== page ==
But mindful of unforeseen mishaps, Moon has been seen gingerly enforcing his peace initiative.

"At this point in time, (we) are in a situation like walking on an ice plate ... We should not be rashly optimistic," Moon said during a meeting with local party leaders on Wednesday. "We also should not say that we cannot or we will be played by the other side."


This photo taken on March 7, 2018, shows President Moon Jae-in hosting a luncheon meeting with party leaders at the presidential office Cheong Wa Dae in Seoul. (Yonhap) This photo taken on March 7, 2018, shows President Moon Jae-in hosting a luncheon meeting with party leaders at the presidential office Cheong Wa Dae in Seoul. (Yonhap)

Moon has also instructed his aides to "treat South-North relations like dealing with a (brittle) glass bowl."

   His remarks reflected difficulty in tackling the long-standing nuclear standoff with Pyongyang.

Pyongyang has already defined itself as a nuclear power in its constitution and declared that it has completed its nuclear armament following six underground experiments since 2006. It has also advanced its technology to deliver its nuclear warheads on long-range missiles capable of striking the continental U.S.

Moreover, the wayward regime still sticks to its "Byungjin" policy line of developing its nuclear program and economy at the same time.

"One of the reasons why the North has come out for talks is its sense of confidence about its nuclear program. With its advanced nuclear and missile programs, it has already bolstered its leverage before the talks," said Chun In-young, professor emeritus at Seoul National University.

Some observers pointed out that Pyongyang has opted for dialogue to deescalate military tensions following Trump's bellicose rhetoric, his military's deployment to the South of formidable weapons and growing talk of an American preventive strike.

Adding to Pyongyang's security jitters, Washington has recently published its nuclear posture review, in which it unveiled a plan to develop "low-yield" nuclear weapons, which analysts say could lower the threshold for the use of nuclear arms against potential adversaries.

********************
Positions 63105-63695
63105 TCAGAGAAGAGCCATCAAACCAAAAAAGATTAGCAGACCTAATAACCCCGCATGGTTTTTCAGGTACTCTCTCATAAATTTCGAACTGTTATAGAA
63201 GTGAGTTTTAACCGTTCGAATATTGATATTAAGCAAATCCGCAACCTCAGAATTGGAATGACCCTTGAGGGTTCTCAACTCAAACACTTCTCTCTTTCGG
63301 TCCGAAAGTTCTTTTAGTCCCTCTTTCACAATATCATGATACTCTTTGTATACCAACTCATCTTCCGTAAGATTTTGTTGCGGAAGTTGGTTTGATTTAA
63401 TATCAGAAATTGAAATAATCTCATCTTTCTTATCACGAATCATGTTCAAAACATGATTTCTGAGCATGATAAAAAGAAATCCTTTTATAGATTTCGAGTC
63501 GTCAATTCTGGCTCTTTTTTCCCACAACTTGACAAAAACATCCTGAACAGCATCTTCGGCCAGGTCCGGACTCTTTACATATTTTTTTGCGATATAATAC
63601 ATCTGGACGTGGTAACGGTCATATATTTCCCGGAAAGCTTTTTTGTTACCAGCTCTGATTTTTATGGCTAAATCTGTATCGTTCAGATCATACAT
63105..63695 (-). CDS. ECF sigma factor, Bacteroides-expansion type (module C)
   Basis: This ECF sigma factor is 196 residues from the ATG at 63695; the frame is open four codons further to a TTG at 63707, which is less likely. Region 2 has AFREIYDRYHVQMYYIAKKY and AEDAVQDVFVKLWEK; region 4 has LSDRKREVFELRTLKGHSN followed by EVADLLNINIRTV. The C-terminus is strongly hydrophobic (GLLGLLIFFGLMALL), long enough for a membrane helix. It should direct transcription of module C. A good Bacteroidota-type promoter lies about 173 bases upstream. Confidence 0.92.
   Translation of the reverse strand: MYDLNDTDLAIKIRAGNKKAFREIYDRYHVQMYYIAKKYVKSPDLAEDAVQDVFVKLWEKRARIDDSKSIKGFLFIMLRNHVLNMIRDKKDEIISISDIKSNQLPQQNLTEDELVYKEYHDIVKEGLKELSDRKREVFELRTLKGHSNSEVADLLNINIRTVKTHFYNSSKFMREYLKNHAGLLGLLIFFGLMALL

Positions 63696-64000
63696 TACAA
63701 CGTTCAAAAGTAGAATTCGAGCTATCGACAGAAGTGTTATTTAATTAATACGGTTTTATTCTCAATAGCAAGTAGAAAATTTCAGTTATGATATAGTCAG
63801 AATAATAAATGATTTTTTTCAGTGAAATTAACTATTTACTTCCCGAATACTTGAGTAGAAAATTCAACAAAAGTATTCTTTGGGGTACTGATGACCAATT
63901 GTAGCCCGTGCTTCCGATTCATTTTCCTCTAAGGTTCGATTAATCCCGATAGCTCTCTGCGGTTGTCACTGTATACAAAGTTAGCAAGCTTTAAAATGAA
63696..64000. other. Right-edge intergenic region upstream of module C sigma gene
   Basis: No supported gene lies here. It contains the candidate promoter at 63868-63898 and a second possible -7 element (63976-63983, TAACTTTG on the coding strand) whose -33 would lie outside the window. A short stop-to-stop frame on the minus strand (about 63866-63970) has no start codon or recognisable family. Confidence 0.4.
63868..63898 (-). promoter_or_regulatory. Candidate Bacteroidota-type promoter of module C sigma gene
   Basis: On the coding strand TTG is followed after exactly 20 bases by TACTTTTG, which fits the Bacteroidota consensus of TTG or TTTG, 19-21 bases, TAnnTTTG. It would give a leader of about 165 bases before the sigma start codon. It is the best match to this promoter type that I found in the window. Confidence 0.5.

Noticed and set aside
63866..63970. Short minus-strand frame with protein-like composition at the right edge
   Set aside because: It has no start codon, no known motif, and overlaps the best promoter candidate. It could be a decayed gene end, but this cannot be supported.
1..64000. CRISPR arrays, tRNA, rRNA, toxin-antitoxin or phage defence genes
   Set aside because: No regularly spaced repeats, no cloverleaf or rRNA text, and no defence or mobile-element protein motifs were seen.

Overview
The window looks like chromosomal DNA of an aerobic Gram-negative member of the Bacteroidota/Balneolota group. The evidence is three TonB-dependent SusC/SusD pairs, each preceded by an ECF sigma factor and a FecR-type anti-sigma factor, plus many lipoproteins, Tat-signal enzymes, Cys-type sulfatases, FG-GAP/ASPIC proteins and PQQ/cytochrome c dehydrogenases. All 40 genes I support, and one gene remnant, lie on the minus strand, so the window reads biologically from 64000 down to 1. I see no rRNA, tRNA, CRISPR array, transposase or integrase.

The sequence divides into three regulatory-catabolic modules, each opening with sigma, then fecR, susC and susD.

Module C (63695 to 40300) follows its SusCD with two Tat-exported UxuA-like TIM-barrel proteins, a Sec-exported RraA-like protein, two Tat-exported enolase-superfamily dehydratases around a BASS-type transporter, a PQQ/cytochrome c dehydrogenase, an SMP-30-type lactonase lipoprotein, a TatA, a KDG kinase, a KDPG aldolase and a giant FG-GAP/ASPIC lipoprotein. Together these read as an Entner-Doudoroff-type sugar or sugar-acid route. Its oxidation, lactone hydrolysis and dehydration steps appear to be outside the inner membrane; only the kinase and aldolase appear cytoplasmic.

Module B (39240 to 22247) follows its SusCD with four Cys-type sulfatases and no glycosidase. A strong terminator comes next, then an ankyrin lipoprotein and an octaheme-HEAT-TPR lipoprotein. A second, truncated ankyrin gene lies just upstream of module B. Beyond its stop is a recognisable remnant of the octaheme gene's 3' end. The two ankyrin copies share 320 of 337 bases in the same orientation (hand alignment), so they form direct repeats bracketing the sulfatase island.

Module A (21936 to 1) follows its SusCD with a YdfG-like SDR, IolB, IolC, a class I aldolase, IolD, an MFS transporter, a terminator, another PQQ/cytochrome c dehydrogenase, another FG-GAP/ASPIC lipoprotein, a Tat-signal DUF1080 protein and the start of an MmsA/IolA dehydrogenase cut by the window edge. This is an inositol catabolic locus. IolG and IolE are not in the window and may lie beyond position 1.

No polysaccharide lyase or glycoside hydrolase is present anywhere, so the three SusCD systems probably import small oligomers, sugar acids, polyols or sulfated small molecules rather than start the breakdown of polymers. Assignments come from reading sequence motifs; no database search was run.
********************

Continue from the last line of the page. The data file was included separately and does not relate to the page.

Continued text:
"From the North's standpoint, the threat by the superpower is still very frightful given that many countries like Libya have backed down amid pressure from the U.S.," Chun of Seoul National University said.

China may be another factor that has pressured the North to return to dialogue. Beijing, its only ally and patron, has sternly opposed Pyongyang's nuclear and missile provocations, as it has actively enforced international sanctions.

Since Chinese leader Xi Jinping took the helm of the country in 2012, he, unlike his predecessors, has pursued a great power diplomacy, a development that Washington has apparently used to pressure Beijing to play a responsible role as a "regional stakeholder" in ensuring peace in Northeast Asia, including Korea.

Xi's government has thus been active in enforcing sanctions, leading to a cut in oil supplies to and trade with the impoverished North. In a reflection of strained ties between the two countries, Xi has yet to meet the leader of the communist ally.

Regardless of the North's intentions over its peace overtures, uncertainties shroud the road to denuclearization, observers said.

In future negotiations, Pyongyang could demand a peace treaty with Washington, which experts say mean a stop to South Korea-U.S. military drills, the withdrawal of some 28,500 U.S. forces stationed in the South and the breakup of the Seoul-based United Nations Command.

However, the North's agreement to hold a summit with the U.S. for the first time will mark a historic step towards its denuclearization.

"If you think about the 1980s, enmity between the U.S. and the North was so deep that they did not have any talks, and Washington refused to see Pyongyang as a legitimate interlocutor," Koh of Dongguk University said.

"So the summit, should it materialize, would be a symbolic move towards the resolution of hostility between the two countries," he added.